Sitt Fatḥiyya Aḥmad sings to the women’s octave. Not exactly though, a little higher in both cases… Some would say that she sings to the yildiz or the nijma octave.
In both cases, the categorisation on the nāy is unimportant. The point is that, relatively to the instruments, Sheikh Abū al-‘Ilā Muḥammad sings one octave higher than Sitt Fatḥiyya, whereas, on the voice level, he sings one fifth lower than Sitt Fatḥiyya Aḥmad… Knowing that a woman’s voice will surely go higher than a man’s.
This was concerning the octave …
As we usually do with such small works, let us listen to the full qaṣīda in the voice of Sheikh Abū al-‘Ilā Muḥammad, considered according to the record companies’ categorisation that was later imposed as the initial recording –as to the writing, singing, and composing–.
Here is Sheikh Abū al-‘Ilā Muḥammad’s recording of “W-al-Lāhi lā astaṭī‘u ṣaddak” to the maqām ṣābā, written by Sheikh ‘Abd al-Lāh al-Shabrāwī, recorded by Baidaphon around 1921 …
Beautiful Sheikh Abū al-‘Ilā!
Those who wish to know more about Sheikh Abū al-‘Ilā can refer to our previous episodes dedicated to him. The instrumentalists in both recordings are the same. Sāmī al-Shawwā (violin) and ‘Abd al-Ḥamīd al-Quḍḍābī (qānūn) who play in this recording also played in Sitt Fatḥiyya’s recording six years later. I also suspect that Maḥmūd Raḥmī plays the percussions in both recordings, yet I can’t affirm this because the catalogues, contracts, and people only mention the melodic instruments players. Very few talk about the percussionists. Let us thus just say that the percussions playing style is the same in both Sheikh Abū al-‘Ilā’s and Sitt Fatḥiyya Aḥmad’s recordings …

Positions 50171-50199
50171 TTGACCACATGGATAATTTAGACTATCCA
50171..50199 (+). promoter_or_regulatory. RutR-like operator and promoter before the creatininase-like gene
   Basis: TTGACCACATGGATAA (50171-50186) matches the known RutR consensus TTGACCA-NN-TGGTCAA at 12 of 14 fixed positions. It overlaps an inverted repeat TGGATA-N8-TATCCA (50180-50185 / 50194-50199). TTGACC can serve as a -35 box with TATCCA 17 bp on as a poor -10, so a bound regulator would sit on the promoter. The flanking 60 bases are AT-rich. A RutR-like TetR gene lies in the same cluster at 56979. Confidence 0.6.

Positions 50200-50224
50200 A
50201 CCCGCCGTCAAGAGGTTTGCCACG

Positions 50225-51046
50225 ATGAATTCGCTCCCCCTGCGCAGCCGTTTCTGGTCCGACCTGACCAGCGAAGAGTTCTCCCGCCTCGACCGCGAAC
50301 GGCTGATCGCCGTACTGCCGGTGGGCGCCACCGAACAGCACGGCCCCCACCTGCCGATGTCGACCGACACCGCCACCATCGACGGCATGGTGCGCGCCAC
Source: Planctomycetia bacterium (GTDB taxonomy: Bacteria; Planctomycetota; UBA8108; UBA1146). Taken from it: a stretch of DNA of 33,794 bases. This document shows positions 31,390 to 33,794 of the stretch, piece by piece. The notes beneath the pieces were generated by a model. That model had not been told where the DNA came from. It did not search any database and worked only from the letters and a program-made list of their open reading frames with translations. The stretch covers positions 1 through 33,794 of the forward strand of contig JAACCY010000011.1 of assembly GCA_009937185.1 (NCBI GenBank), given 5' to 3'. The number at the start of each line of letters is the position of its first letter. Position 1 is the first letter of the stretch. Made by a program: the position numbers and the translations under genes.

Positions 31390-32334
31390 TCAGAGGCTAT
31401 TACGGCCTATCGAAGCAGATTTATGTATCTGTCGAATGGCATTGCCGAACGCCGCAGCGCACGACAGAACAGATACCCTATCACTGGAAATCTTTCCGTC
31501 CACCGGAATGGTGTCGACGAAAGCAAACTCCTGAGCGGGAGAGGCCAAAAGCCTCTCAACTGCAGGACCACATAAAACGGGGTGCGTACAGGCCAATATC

Let us hear the first verse in the two recordings …
There are two remarks:
Sheikh Abū al-‘Ilā focuses more on the language than Sitt Fatḥiyya. In “W-al-Lāhi lā astaṭī‘u ṣaddak wa-lā urīdu al-ḥayāta ba‘dak”, he extends the “a”, whereas Sitt Fatḥiyya Aḥmad says the first time “Wa-la urīd” as if she were cancelling the long vowel “a”, pronouncing the “w” with a fatḥa, i.e. “wa” and the “l” with a fatḥa, i.e. “la”, followed by the “ ’ ” (hamza), she does not say “wa-lā urīd” but rather “wa-la urīd”. Moreover, Sitt Fatḥiyya segments “Wa-la urīdu al-ḥayāta ba‘dak” as follows “ Wa-la urī…du al-ḥayāta ba ‘dak”, whereas Sheikh Abū al-‘Ilā Muḥammad does not.
Sheikh Abū al-‘Ilā Muḥammad concludes a second time, i.e. concludes the repetition of the first verse, with a fourth that is a little higher than the ordinary ṣabā, as if he were concluding to the Turkish jahārkāh, whereas Sitt Fatḥiyya Aḥmad concludes it to the ordinary ṣabā.
Let us listen …
I think that Sheikh Abū al-‘Ilā helped her memorise it to the ordinary ṣabā, and kept the fourth that is a little higher than the ṣabā’s fourth as a personal initiative.
We will end today’s episode with this verse and discuss the rest of the verses during our next episode.
We will meet again in a new episode of “Sama‘ ” to resume our discussion about “W-al-Lāhi lā astaṭī‘u ṣaddak” written by Sheikh ‘Abd al-Lāh al-Shabrāwī and composed by Abū al-‘Ilā Muḥāmmad, or rather recorded by Abū al-‘Ilā Muḥāmmad –as it is improvisation in my opinion– that was recorded again six years later by Sitt Fatḥiyya Aḥmad.
We will meet again in a new episode to talk about this work.
“Sama‘ ” was presented to you by AMAR.